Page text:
When one of my cats brings in a dead rodent I believe they see it as a gift or maybe a triumph of skilful hunting. I view it a lot less favourably.
Most of the time, like everyone else, I am trying to hold it all together. Keeping things familiar and living in a little bubble of my own making; coffee made in the way I preferred, meeting up with people I know well and like (remember that?), sitting in my favourite chair – just the type of ordinary habits we all have in arranging the world around us.
The COVID virus and subsequent lockdown turned things upside down. Our normal way of holding things together was made more awkward and maybe even impossible. The ground was pulled out from under our feet and anxiety levels rose correspondingly. But moments like this, when our world is turned upside down by grief, illness or other sudden unplanned changes, also show how we add extra meaning and concepts onto places and people in our lives, and see them differently from how they actually are. When our bubble bursts, what was important may be less so; equally, what was seemingly a dull part of the day can now be seen as crucial.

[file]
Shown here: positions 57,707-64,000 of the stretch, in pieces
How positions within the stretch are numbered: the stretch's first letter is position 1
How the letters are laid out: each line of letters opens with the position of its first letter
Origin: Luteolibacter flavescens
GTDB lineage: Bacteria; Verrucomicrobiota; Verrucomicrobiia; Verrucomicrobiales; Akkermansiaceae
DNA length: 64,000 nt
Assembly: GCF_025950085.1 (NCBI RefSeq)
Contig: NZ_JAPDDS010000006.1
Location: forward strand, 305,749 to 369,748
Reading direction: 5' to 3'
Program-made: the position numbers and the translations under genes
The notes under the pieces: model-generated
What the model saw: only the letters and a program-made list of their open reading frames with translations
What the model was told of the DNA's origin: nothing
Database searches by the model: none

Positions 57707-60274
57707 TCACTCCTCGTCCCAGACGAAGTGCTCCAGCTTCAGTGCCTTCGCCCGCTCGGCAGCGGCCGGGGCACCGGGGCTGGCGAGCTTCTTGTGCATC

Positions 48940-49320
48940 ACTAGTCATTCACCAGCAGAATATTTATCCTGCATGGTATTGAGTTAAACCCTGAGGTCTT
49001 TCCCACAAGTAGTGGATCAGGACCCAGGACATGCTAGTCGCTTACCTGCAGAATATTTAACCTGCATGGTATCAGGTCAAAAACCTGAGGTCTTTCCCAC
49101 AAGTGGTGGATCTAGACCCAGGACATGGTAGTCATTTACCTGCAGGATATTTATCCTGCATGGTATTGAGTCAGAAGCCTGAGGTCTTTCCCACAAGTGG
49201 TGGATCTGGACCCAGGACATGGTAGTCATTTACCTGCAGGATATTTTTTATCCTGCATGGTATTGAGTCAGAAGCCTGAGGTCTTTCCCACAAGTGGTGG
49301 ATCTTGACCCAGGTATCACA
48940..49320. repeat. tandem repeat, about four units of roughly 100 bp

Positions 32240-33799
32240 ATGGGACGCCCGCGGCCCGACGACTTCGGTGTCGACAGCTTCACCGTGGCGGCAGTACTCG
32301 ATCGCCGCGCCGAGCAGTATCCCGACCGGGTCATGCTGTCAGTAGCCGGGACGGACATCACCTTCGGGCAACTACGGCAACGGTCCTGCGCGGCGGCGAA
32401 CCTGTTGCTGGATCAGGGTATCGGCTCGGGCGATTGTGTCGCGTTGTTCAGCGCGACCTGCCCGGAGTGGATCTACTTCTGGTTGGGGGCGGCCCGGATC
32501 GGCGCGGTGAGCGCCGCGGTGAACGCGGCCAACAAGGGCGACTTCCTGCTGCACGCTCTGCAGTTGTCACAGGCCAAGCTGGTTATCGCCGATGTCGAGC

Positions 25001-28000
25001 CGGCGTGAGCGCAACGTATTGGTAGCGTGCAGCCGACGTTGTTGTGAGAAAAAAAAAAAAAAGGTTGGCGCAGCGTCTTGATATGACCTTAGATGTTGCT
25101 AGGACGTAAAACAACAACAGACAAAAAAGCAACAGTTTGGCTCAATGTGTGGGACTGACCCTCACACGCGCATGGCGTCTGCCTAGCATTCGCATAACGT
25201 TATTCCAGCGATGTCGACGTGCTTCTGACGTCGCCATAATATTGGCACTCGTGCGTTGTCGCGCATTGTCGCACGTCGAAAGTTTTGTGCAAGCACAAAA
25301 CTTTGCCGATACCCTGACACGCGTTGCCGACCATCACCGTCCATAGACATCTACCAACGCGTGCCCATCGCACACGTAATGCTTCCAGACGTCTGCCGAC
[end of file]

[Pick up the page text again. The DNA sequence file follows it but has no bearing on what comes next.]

A mindfulness practice can be a fantastic tool at junctures like these. The practice of letting go, of seeing feelings and thoughts arise and pass is just the preparation needed to notice and pay attention to the fluid and interconnected nature of things and events that lies behind the fixed labels we like to place on them. Such a looser view can also allow a freedom and even joy for life that wasn’t there previously.
It might even help me be less disgusted at the rodents my cats bring in. Maybe.